I've heard there's a beautiful ending, and it saddens me to say I won't stick around to see it. When I saw the average time to main story completion on How Long to Beat was 24 hours, I nearly died.
Weird game to rate because I have a lot of complaints and don't love it. But it's also clearly the best fitness game ever made, and the only one I've stuck with for months. If you want a pretty decent video game that is also a pretty decent daily exercise routine there's really no competition.
Cute but unchallenging and insubstantial. Levels are too short, meaning about half your time is spent on the interstitials between them. The simplicity of the central hole mechanic doesn't scale in the same satisfying ways as that of Katamari Damacy, Donut County's most obvious source of inspiration. You're always doing the same thing in the same way with little additional challenge. So despite the game's extremely brief length, it gets old quickly.
The soundtrack's got some great stuff going on though — especially that post-level recap beat.
I kept waiting for the “real” game to start, because it was pitched to me as one of those “I wouldn’t want to spoil what this game really is” titles in the vein of Frog Fractions or something. It’s not. What you get in the first village is more or less what you can expect the rest of it to be: a not particularly challenging platform adventurer with an ultraminimalist aesthetic and affectation you’ll either find cutesy or grating (I was somewhere in between).
I appreciate the anti-capitalist themes and some of the humor, but there wasn’t enough weight to this world or its characters to keep me invested in the mechanics, which put me off pretty early. I felt like I spent most of my time wandering around looking for objects I’d missed, hopping consequence-free (except for the consequence of missing a high jump and having to make a long walk back) from cloud to cloud around largely empty environments. Ultimately there’s not a lot of “there” there.
A richly detailed and fascinating world whose exploration is marred by a lot more horrendously dated and tedious combat than I'd remembered.
Reading, looking at, and listening to this game are all wonderful experiences. Unfortunately the worst part about Planescape: Torment is playing it.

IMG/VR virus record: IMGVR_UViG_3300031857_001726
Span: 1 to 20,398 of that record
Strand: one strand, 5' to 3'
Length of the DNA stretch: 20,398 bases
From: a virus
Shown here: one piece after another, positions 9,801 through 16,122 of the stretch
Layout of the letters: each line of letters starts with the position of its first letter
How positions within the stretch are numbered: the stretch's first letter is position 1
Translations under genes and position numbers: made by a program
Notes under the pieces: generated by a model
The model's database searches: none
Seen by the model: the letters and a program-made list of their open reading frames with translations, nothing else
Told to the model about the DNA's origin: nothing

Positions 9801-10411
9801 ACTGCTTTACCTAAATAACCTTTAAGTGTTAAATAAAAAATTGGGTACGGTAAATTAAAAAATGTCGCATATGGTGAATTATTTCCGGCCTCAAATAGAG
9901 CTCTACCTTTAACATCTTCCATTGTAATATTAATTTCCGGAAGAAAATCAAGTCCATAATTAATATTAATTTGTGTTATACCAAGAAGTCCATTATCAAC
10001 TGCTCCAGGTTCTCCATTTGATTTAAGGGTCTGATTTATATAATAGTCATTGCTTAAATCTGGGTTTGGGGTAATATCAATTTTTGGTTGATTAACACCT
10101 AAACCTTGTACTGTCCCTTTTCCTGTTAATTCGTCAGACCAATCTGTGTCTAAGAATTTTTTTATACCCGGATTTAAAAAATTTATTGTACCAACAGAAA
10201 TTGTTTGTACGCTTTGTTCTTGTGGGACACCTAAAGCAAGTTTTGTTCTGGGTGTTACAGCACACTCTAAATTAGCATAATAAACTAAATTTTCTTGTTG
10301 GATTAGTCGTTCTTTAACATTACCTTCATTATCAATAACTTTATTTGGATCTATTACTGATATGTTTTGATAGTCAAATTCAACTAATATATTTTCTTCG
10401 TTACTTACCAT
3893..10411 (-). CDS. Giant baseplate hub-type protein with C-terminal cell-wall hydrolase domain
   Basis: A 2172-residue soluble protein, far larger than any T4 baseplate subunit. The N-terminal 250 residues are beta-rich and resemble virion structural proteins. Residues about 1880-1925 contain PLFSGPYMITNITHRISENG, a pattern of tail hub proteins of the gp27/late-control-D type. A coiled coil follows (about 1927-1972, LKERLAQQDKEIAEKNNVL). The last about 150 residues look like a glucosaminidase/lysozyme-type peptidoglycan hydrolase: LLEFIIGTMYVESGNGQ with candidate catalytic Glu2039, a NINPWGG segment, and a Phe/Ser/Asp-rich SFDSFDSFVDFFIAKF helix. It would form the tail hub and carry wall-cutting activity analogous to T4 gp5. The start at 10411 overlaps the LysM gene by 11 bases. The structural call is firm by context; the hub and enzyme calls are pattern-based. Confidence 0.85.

Unfinished and flawed in some core regards, it's nonetheless hard not to love Legacy of Kain: Soul Reaver at least a little bit. This is an action game before its time: cinematic, story-rich, and awing in a scale that pushes the hardware of its time to their limits. It's impossible not to see flashes of both Dark Souls and God of War in Soul Reaver's DNA now.
The writing and worldbuilding are equally rich in their attempt to build an epic both gothic and Miltonian in tone and themes. The quality of the voice acting was peerless in 1999 and still impressive as hell today; there's never been a narrator more suited to a story like this than Tony Jay. Other aspects of the game's presentation do their best to rise to these standards, and while the primitive PS1 graphics engine can't quite produce emotive characters on this register, it produces a convincing impression of both them and the colossal, decaying landscape and swooping camera. The Dreamcast port helps a bit with its smoother framerate and detail, but in some ways that just emphasizes the muddiness of the texture work.
More dated than the visuals, arguably, is the gameplay. It's mash-to-win combat and block-pushing puzzles all the way down here, and while the game's dimension-bending design and puzzlebox bosses can be uniquely clever, they also get tiresome really quickly. God of War would improve on this formula by finding a way to make mindless combat so kinetic it becomes engaging by sheer force of spectacle; Soul Reaver cannot. Every enemy is defeated by mashing square, then either impaling them with a weapon or throwing them into one of any number of vampire-killing environmental hazards.